The Accurite range covers all areas of primary processing, including a single wire saw for slabbing that Accurite is currently testing. There are about 50 Accurite machines now installed and working – bridge saws, jenny linds, calibrators. “Once you’ve got 20-30 on the ground people start to recognise them,” says Mark. “Word gets round that they’re value for money.”

And because he adds his own electrics in the UK and assembles the machines at his workshops, he has all the spares necessary readily available, which is important. “We don’t have to go to the manufacturer only to find they have closed down for August. We’re self-sufficient. These days everyone wants everything now. If you don’t reply to an email straight away they send another one asking if you received it.”

Mark says he continues with the Denver agency alongside his own-brands because the machines practically sell themselves. He will be on the Denver stand (Hall 3, Stand B23/B47-C24/C48) in Verona, where the company will once again be showing the waterjet it introduced last year as well as a selection of its saws and workcentres.

“You have to know your collaborator,” says Mark. “The Denver name is well-known in the UK and it’s always going to sell itself. People buy it because of the Denver name… and because of the Accurite name… or the combination of the two. Last year was one of the best years we have ever had with Denver.”

These days most people want the greater versatility of the five axes Teknika. There is one on permanent display for customers to try out at Accurite’s premises. There is, on average, a visit a week from a company that wants to try them out. “They come with their operators, who are pretty switched on. I just leave them to it. We’ve sold 20 of them.”

For many years now Mark has also sold used machinery, refurbished in his well equipped workshops by experienced staff. Much of what he refurbishes are Denvers taken in part-exchange for new machines. “We strip them, shot blast them, repaint them and rebuild them with our own electrics so we can solve any problems in-house. Then we sell them as recons. Finance companies are happy to finance them.”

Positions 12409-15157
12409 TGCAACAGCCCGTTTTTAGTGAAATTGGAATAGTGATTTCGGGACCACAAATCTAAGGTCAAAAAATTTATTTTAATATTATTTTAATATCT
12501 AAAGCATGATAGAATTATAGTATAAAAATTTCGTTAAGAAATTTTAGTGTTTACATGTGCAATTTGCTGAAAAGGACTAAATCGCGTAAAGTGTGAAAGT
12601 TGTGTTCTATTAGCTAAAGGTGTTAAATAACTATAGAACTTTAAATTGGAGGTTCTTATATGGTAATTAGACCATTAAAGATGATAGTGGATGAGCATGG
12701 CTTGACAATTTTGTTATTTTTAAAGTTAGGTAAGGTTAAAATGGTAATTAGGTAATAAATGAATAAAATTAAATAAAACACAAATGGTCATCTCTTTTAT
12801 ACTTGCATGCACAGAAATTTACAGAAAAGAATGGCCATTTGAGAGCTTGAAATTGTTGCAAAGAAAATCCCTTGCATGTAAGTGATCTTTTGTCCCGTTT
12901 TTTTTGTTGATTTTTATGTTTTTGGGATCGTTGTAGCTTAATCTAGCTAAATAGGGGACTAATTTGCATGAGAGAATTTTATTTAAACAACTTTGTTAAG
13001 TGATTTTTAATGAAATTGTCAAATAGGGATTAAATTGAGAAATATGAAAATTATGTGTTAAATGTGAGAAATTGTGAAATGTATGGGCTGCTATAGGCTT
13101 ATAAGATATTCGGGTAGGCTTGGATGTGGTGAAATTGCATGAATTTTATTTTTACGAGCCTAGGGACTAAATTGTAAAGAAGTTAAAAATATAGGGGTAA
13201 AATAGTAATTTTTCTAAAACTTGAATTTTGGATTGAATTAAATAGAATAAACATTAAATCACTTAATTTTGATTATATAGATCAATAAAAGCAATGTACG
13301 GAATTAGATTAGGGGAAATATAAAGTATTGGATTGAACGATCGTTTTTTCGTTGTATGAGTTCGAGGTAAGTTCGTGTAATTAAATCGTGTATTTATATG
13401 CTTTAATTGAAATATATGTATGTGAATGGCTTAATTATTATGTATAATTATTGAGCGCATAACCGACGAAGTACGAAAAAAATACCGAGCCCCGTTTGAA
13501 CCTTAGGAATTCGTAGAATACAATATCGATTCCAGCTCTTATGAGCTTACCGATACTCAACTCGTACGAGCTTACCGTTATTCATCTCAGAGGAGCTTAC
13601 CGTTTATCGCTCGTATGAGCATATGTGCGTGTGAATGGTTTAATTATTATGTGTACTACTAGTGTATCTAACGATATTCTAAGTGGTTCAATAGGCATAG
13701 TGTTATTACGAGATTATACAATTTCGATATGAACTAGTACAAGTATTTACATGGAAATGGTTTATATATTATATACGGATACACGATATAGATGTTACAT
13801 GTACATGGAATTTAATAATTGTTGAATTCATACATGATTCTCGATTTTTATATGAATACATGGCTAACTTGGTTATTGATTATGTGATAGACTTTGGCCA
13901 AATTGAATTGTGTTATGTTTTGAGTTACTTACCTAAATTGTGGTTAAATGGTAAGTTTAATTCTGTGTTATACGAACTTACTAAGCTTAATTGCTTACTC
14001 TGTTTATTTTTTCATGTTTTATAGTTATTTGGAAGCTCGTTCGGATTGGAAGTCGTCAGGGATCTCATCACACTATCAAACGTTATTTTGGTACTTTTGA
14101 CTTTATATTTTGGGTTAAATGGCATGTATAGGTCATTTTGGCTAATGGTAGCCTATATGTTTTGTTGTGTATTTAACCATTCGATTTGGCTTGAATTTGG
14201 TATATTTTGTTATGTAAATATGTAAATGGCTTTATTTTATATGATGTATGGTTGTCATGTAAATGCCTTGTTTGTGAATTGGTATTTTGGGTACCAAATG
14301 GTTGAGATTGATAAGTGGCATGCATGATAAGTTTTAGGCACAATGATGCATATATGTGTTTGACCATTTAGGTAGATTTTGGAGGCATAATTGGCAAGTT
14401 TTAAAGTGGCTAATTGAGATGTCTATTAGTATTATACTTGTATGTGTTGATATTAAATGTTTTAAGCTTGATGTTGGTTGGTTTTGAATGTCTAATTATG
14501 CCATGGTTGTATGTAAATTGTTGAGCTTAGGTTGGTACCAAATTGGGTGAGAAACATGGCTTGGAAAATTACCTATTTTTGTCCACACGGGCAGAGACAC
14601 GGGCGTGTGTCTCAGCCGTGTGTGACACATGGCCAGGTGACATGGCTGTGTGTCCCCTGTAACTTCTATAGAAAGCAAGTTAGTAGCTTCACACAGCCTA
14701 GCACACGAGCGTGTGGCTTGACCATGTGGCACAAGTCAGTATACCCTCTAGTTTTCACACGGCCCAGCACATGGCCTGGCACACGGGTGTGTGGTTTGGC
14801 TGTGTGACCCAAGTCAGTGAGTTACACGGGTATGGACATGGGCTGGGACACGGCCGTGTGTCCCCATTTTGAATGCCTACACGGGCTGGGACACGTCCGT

“Last year we sold two machines a week across the range,” says Mark.

 

Thibaut

Thibaut, which has yet to replace Stephane Couteaud, its member of staff who was covering the UK, says it expects to complete sales to UK companies during Marmo+Mac in Verona this year.

The French manufacturer is in Hall 4, Stand F2-F3-G1-G2-G3, where it will show seven of its machines and, once again, its hoseless, wireless Octopod vacuum cups for holding slabs in place while they are machined. Introduced in 2015, the cups can be used on all new and most of the more recent Thibaut workcentres. If you want to try them out for yourself, you will be able to on the stand using various materials.

Octopods are being used by customers in Austria, France, Belgium, Australia, England and Hungary.

Machines on show will include the T818 M4 Tops, which comes in three and four axes versions, with two transfer tables for maximum productivity.

There will be the T658 CNC multipurpose edge profiling and polishing centre for straight or profiled edges on stone up to 200mm thick, making it suitable for memorials, and the TC600 monobloc CNC sawing and milling centre available in versions of up to five axes. It cuts in all directions (straight or inclined) automatically and can profile workpieces of any shape without moving the slab in materials up to 200mm thick. With 360º disc rotation there is no need for a turning table, keeping the machine compact.

The TC1350V2 is a multipurpose sawing and profiling centre with a moveable beam, giving high capacity without needing too much headroom. It cuts material up to 500mm thick, with plenty of power and torque available from its variable speed (up to 6000rpm) 44.4kW spindle motor.

The T858V2 CNC is a five axes CNC milling and polishing centre with pneumatic pressure in all directions. Its Scanbox automatically scans workpieces.

T108S is a Jenny Lind seen in so many masonry workshops, including many in the UK. It is easy to use for routing, milling, drilling, polishing, texturing and profiling, economical, compact and robust.